Earlier this month, we wrote about how the U.S. economy has begun adding jobs within the small business sector. We advised that a review of the business’s cash flow strategy and financial plan were necessary first steps before adding employees.
Let’s assume the financials are in order, and your business is ready to take the next step; it’s time to add employees. If you’re like most small business owners, you may have some reservations… will you have enough revenue growth to support the extra salary? Are you willing to delegate important work to employees to not only lighten your own workload, but to help employees grow and improve?
Perhaps your questions are more pragmatic: Where do you find great employees? How do you make great hires?
The Washington Post published an article titled Tips for Small Business Hiring. Although the article dates to 2011, the advice is still sound. First, the Washington Post advises small business owners “make time to hire.” It may be easy to get caught up in the day-to-day processes of running a business, but supporting long term growth relies on your ability to find, attract, and hire good candidates. Making time in your schedule to manage recruiting and hiring should take the same priority as “a client meeting or business transaction,” according to the author.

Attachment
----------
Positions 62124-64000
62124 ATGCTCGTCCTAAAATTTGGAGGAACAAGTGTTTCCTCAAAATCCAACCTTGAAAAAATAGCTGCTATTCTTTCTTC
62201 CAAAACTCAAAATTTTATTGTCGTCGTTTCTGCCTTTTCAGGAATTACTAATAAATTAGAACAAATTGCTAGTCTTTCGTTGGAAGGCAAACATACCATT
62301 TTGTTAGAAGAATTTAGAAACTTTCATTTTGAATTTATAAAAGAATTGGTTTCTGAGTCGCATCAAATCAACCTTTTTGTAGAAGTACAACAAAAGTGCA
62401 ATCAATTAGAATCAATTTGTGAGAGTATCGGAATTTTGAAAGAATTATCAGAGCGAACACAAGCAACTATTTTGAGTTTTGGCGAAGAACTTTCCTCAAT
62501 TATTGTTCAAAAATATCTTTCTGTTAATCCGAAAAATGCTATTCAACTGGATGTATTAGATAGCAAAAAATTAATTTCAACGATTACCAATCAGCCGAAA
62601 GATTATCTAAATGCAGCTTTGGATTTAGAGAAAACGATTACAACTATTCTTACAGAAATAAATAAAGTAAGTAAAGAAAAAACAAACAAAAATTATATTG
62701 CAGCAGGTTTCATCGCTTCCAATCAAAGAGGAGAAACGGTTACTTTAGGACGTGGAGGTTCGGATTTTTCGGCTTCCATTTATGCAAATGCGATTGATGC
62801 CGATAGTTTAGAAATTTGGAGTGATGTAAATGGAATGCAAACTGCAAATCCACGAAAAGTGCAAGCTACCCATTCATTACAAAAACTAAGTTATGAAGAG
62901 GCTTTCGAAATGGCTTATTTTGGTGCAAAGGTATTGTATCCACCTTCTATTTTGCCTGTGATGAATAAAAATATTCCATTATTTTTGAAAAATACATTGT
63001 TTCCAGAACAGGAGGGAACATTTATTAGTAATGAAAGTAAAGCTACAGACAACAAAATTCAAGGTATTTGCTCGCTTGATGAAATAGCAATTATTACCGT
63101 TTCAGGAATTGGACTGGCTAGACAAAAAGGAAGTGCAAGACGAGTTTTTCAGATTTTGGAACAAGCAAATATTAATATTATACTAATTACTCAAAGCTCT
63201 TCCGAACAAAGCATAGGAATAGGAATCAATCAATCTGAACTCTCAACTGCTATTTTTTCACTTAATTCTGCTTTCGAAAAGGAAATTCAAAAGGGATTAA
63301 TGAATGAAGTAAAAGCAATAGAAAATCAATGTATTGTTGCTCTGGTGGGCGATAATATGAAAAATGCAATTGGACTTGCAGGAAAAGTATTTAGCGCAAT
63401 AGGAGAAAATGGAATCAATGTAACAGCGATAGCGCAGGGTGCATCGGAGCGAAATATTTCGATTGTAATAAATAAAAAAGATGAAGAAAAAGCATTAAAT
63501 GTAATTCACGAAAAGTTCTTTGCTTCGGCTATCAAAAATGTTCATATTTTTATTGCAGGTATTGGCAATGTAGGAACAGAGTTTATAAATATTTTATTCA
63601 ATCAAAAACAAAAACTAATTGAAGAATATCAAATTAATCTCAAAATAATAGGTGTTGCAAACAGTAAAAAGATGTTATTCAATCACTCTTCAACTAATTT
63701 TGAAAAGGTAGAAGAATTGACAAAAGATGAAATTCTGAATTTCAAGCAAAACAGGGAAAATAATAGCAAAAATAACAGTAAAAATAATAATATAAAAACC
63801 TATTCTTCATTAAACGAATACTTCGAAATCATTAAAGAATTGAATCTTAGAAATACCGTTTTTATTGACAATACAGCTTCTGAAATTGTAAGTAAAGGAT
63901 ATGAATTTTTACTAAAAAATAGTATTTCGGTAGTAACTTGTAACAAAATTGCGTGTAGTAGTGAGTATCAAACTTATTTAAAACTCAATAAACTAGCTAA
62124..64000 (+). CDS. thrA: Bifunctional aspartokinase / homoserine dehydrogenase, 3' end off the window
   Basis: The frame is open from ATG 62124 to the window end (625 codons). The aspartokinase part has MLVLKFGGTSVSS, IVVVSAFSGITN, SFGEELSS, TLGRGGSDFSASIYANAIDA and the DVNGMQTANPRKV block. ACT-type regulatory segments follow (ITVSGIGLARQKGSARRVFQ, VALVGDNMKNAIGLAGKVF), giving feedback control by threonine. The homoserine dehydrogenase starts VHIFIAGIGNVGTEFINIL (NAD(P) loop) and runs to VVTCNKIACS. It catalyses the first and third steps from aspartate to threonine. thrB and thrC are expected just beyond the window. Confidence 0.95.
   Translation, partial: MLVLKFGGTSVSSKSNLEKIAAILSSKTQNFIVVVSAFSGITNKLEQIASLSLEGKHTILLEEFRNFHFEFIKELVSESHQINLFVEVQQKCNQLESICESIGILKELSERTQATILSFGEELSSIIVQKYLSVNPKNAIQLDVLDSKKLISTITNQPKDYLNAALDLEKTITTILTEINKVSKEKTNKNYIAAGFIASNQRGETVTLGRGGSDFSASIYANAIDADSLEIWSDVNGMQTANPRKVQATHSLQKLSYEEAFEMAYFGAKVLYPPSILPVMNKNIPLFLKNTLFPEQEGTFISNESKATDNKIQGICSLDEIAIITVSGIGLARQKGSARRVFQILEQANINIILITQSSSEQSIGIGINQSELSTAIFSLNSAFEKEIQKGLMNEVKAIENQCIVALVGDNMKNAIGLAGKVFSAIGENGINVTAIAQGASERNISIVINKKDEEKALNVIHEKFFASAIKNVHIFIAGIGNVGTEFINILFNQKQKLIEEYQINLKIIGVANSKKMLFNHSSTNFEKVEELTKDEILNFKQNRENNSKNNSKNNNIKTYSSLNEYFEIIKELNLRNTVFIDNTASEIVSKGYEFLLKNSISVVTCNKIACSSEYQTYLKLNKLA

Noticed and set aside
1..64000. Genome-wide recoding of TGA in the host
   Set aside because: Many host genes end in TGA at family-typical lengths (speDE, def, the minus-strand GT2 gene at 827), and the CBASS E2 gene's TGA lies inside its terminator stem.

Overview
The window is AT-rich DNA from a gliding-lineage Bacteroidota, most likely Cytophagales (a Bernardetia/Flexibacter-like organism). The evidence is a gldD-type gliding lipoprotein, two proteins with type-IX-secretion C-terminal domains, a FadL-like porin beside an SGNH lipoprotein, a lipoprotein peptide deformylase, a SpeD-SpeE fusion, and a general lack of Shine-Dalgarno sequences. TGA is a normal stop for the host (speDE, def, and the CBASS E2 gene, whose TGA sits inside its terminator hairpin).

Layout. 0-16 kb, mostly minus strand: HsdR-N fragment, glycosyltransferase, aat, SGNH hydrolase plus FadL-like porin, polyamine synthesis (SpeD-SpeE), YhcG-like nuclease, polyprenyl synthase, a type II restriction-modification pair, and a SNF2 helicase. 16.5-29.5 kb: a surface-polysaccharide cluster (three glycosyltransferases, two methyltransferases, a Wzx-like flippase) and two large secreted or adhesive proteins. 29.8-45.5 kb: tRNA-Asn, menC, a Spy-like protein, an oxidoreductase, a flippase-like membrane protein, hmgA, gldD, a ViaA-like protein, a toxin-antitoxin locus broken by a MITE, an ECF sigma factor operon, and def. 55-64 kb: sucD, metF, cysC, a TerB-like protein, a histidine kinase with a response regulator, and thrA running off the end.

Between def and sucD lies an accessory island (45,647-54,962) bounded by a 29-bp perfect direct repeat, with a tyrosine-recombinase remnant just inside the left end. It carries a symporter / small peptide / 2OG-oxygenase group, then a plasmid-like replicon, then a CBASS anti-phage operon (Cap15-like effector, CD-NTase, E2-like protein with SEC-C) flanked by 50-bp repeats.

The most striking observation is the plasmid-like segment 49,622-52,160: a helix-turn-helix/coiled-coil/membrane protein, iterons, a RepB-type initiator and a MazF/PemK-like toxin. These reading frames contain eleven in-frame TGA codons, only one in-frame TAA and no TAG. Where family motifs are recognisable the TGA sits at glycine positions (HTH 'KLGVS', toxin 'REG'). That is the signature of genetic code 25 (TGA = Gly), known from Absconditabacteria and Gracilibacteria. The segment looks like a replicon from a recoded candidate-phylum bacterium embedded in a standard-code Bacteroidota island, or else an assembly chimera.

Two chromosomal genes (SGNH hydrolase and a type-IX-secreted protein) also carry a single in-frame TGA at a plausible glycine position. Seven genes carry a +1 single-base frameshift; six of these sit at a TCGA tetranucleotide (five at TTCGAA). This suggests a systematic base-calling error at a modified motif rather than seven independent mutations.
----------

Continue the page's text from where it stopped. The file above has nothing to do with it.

In addition to making HR functions a priority, the Washington Post also advises small business owners to consider a “try before you buy” model. Whether your budget allows you to test your candidates on a contract-to-hire basis, or you need to focus on a project-by-project basis, this test drive can save your small business in the long run. That is, some great candidates may not mesh well within your small business’s culture; if you can avoid upsetting what’s already a good culture, it will benefit both your business and your current employees.
Growing your small business is full of questions, and there’s rarely an easy answer. But by prioritizing the recruiting process and “testing” your candidates, your business will be in a better position to make the right hire. Check back next month, when we’ll take a look at some of the legal questions that may come up as your business expands.